Greece and the Trioka Have a Staring ContestMay 22, 2012
The Bulls CapitulateJune 4, 2012
Between now and the next round of Greek elections on June 17th the markets will focus on little else. But when the should-we-stay-or-should-we-go-now Greek question is finally answered there will still be plenty of fear to go around, and if you’re in the market for a Canadian mortgage that fear should help keep borrowing rates low for the foreseeable future (with a catch, that I will close with).
Here’s a sample of what’s next in the worry department once the Grexit stops hogging the headlines:
The Pain in Spain
When it comes to contagion risks, Greece and Portugal are grenades and Spain is a hydrogen bomb. Spain’s economy is about five times larger than the economies of Greece or Portugal and Spain’s ten-year government bond yield closed last week at 6.3% – well above the 6% threshold that many experts refer to as the point-of-no-return. If Greece is the canary in the euro zone’s economic coal mine, then Spain is the bull in its proverbial china shop.
The Looming Beltway Stand-off
It seems like a long time ago when global markets quivered at the prospect of a U.S. debt default during last year’s debt ceiling showdown. The final compromise was to form a bi-partisan committee to figure out how to get the deficit under control and if it failed to do so (which it subsequently did) then an automatic spending-cut trigger called “sequestration” would take effect in January of 2013.
Last week the U.S. Congressional Budget Office estimated that the coming combination of the sequestration’s spending cuts and tax increases, along with the expiration of other tax cuts, would drain about 4% from U.S. GDP and tip the country into recession. While this ‘fiscal cliff’ can be avoided if Democrats and Republicans manage to work out a compromise, don’t expect much to happen before the presidential and congressional elections in November.
The world has little appetite for another round of U.S. debt ceiling drama and the U.S. federal government doesn’t have much dry powder left to repair the economic damage that would be caused by a drawn-out fight. That said, expect the partisans to be partisan.
China’s Not-so-soft Landing
While not everyone has noticed, China’s economy has been the main engine driving world economic momentum for several years. That momentum is now on the wane; China’s GDP has slowed from 10.4% in 2010 to 9.2% in 2011 and now to 8.1% in the first quarter of 2012.
The experts I read argue that China’s slowing GDP growth is the beginning of a new era of slower economic growth for the world’s second largest economy. They point to the fact that about half of China’s total GDP is derived from infrastructure investment which has far outpaced the current needs of its citizenry. This has created a surplus of little-used roads, buildings, and even cities and that over-supply significantly reduces the need for future development.
If China starts to build less it will have to compensate for the huge hole that reduced infrastructure spending will create in its GDP while also offsetting reduced export demand from its largest and most well-established trading partners (Europe and the U.S) at the same time. These two factors underpin the risk of hard landing in China.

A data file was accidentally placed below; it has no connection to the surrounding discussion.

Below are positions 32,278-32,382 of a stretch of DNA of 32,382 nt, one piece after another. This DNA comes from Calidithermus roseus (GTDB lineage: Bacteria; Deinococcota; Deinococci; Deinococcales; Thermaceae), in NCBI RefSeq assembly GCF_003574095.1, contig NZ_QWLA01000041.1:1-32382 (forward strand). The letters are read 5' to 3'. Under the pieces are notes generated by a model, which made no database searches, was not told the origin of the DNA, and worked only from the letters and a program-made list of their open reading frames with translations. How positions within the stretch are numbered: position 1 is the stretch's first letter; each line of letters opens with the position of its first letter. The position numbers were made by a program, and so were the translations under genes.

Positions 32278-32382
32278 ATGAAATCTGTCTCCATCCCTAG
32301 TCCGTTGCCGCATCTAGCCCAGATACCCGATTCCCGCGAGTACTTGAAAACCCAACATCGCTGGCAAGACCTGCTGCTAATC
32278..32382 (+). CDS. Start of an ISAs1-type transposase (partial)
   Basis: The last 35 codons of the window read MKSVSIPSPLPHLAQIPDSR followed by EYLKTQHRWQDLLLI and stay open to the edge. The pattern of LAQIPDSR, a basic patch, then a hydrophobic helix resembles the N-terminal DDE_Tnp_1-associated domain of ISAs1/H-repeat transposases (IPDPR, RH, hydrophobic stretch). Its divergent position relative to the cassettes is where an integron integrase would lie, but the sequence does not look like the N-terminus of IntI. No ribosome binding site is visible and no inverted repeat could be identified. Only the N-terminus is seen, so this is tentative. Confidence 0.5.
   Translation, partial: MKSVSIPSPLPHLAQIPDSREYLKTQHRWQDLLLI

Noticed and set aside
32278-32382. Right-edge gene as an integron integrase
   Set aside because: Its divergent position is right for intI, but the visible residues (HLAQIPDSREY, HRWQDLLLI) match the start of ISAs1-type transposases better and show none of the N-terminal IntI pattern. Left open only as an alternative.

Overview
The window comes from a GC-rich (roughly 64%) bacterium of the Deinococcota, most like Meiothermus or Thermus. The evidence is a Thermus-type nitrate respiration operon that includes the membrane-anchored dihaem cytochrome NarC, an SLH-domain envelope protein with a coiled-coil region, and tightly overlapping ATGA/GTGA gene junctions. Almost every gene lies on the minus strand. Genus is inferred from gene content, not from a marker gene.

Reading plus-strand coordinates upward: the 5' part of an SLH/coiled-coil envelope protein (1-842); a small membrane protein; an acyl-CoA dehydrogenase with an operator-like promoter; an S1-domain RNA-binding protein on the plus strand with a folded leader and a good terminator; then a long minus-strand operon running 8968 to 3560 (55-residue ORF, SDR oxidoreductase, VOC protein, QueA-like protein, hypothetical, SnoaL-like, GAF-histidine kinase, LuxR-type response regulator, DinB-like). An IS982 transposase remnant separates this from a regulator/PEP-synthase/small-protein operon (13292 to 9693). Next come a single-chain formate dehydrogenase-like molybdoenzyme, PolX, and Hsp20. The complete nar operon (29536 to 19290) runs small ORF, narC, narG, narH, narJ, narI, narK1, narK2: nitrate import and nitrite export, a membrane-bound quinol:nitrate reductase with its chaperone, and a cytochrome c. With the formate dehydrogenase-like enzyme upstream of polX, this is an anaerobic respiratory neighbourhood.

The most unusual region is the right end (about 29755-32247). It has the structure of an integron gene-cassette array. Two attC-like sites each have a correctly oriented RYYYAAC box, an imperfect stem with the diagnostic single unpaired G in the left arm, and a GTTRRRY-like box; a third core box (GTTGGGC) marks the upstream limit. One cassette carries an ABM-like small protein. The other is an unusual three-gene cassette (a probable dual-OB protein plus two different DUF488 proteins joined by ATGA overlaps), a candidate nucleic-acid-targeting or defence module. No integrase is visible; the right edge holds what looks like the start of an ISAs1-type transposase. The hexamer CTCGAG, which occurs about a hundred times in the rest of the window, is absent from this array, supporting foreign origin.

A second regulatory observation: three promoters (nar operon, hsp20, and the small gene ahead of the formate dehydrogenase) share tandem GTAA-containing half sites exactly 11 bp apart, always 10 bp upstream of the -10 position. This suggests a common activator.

Five-year GoC bond yields plunged by 9 basis last week, closing at 1.32% on Friday. Lenders reacted by dropping five-year fixed rates across the board and the standard rate is now offered at around 3.19%. A few lenders also launched rate specials that go as low as 2.99% for high-ratio loans (where borrowers have less than 20% equity in their property) and as low as 3.09% for conventional borrowers (who have equity of 20% or more). If that seems backwards, keep in mind that high-ratio borrowers have to pay an additional insurance fee that is between 2 to 3% of their mortgage balance, so while their interest rate is lower, their total cost of borrowing is still higher.
Variable-rate mortgage discounts are being offered in the prime minus .25% range. With the current prime rate at 3%, if you took a variable-rate mortgage today you would be starting with a rate of 2.75% and it would only take one .25% rate increase by the Bank of Canada to make the five-year variable rate about equivalent to today’s best five-year fixed rates. Given that, I don’t think most borrowers are saving enough to justify taking on variable-rate risk.
The bottom line: While Canadian mortgage borrowers have benefitted from the turmoil beyond our borders thus far, our now miniscule GoC bond yields are a reflection of the growing risk of a near-term systemic shock to the global economy. Such a shock could easily push up bond yields everywhere and if this happens, our mortgage rates could move sharply higher with little warning.
While I expect our borrowing rates to stay low for the foreseeable future, we’re by no means in the clear because that view is based on the assumption that none of the world’s ailing economies will die on the operating table. Fear has been good for our rates, but panic could easily be bad.